A turbulent country in a turbulent region rich in mineral resources and ethnic diversity, Sierra Leone was an important 18th century hub of the Atlantic slave trade and the legacy of this industry lived on when in 1792 Freetown was founded by the Sierra Leone Company as a home for formerly enslaved African-Americans. In 1808 Freetown became a British Colony, and in 1896 the interior of the country was incorporated into the British Protectorate. Post-colonial Sierra Leone was formed by the combining of Free Town and the ‘protected’ interior in 1961.
First Sierra Leonian Prime Minister Milton Margai was generally respected and had help engineer a violence free transition from colonial rule. However, upon his death in 1964 the country entered period of instability. Three military coups took place between 1967 and 68 each professing (and failing) to restore the democratic process. Siaka Stevens – a strong proponent of multi-party politics – took power (for the second time in 1968) and held the Prime Minister until 1971. An attempted coup in 1971 enabled Stevens to declare Sierra Leone a Republic and appoint himself President. Several coups were attempted, rebuffed and their alleged protagonists executed in the 1970s.
Stevens retired in 1985 after being in power for 18 years but continued as Chairman of the ruling All Peoples Congress Party. His successor as President Major General Joseph Saidu Momoh was the loyal head of the armed forces - criticisms followed that Momoh was simply perpetuating Steven’s rule. An attempted coup in 1987 led to the arrest and exectution of its alleged participants – including the then Vice President Francis Minah.
Pressure for multi-party democracy led to the reinstatement of an active political opposition in 1991. However, soon after in 1992 civil war broke out both in opposition to government corruption, abuse of power, and as a means to gain access to the country’s diamond resources. The brutal Liberian civil war played an undeniable role in spreading violence across the border – Charles Taylor (the head of the National Patriotic Front of Liberia) reportedly helped form the Revolutionary United Front under Foday Sankoh. The RUF attacked in 1991, and had soon overrun the cash-crop and diamond mining areas of the Eastern portion of the country.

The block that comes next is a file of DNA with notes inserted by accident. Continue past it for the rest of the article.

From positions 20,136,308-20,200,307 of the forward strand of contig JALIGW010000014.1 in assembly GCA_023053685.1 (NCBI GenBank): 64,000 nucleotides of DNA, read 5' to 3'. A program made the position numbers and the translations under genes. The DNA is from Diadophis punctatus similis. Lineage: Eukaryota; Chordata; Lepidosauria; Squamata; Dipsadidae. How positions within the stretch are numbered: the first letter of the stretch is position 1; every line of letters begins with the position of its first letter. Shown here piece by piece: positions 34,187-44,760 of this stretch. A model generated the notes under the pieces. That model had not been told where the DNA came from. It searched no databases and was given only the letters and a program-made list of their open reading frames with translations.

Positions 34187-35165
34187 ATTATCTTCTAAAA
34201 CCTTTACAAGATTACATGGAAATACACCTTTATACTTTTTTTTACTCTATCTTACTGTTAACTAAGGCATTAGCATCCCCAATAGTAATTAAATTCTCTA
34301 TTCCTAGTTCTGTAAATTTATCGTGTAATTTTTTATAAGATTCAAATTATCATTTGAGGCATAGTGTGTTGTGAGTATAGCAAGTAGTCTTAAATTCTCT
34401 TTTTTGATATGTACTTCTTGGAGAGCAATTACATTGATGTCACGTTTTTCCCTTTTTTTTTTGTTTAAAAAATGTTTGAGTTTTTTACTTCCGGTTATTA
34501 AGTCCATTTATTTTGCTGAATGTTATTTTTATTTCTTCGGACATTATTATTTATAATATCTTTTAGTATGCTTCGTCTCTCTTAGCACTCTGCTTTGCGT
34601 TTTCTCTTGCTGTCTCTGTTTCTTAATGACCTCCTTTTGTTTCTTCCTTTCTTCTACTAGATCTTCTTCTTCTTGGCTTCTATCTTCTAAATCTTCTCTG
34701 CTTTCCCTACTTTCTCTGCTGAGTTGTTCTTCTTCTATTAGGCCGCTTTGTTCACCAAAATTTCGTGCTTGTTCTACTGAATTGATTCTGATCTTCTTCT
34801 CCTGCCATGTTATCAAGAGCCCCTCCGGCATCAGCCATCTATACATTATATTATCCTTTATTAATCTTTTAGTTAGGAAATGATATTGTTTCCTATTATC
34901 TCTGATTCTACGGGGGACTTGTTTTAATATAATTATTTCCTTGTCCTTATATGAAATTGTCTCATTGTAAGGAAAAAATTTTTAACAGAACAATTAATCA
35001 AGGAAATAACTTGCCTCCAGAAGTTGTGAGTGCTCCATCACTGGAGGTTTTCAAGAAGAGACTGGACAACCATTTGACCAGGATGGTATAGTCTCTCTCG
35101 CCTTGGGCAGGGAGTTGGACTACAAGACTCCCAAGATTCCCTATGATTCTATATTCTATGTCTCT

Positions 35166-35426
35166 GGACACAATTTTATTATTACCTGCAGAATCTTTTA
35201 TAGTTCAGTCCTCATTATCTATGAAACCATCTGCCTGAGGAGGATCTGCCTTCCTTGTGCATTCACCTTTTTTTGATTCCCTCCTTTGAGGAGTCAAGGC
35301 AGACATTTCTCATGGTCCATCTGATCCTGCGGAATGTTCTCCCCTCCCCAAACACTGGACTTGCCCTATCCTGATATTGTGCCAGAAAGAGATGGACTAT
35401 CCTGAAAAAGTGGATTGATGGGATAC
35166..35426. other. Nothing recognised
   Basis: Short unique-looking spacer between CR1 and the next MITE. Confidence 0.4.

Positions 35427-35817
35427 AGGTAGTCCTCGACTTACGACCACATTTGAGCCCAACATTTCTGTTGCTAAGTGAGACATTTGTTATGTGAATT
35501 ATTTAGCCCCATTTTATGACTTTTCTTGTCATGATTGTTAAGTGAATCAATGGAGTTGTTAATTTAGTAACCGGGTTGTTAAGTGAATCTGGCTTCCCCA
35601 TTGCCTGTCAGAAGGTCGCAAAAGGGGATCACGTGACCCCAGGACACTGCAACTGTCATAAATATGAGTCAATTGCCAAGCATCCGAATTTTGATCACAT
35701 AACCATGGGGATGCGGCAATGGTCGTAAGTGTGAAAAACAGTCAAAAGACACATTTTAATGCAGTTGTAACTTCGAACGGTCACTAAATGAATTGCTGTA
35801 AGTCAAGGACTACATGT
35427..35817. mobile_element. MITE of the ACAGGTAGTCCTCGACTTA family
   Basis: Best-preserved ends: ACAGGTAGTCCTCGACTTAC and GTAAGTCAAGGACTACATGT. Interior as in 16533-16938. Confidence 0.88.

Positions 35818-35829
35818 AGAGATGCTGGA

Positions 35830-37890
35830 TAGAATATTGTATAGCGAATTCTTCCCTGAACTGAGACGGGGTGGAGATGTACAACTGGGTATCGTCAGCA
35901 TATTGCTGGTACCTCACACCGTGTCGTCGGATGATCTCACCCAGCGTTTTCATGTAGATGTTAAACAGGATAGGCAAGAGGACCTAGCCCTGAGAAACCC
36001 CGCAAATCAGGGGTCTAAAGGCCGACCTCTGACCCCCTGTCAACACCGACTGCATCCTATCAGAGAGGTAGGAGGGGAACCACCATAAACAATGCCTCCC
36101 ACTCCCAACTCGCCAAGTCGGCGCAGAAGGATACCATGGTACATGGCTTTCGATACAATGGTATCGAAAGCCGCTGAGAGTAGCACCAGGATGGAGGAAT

In 1992 another coup removed the APC from rule, replacing with the National Provisional Ruling Council headed by Valentine Strasser. The NPRC junta immediately suspended the 1991 Constitution, declared a state of emergency, banned all political parties, limited freedom of speech and freedom of the press, and enacted a rule-by-decree policy, in which soldiers were granted unlimited powers of administrative detention without charge or trial, and challenges against such detentions in court were precluded. The NPRC proclaimed its intention to return Sierra Leone to democracy by 1996, but was even less effective that the APC at repelling the RUF. The NPRC resorted to employing mercenaries in driving the RUF from the diamond producing Eastern regions.
A coup by Brigadier General Julius Maada Bio led to the reinstatement of the constitution and the election of Ahmad Tejan Kabbah - the candidate of the Sierra Leone People's Party. After a further coup it took an invasion by the Nigerian forces of ECOMOG to return Kabbah to power. In 1999 6,000 UN peacekeepers were deployed, and this number was increased to 11,000 in 2000.
British troops were deployed in Operation Palliser, originally simply to evacuate foreign nationals. However, the British exceeded their original mandate, and took full military action to finally defeat the RUF rebels and restore order. The British were the catalyst for the ceasefire that ended the civil war. Elements of the British Army, together with administrators and politicians, remain in Sierra Leone to this day, helping train the armed forces, improve the infrastructure of the country and administer financial and material aid. Tony Blair is regarded as a hero by the people of Sierra Leone, many of whom are keen for more British involvement. The current President was elected in a run-off after elections in 2007.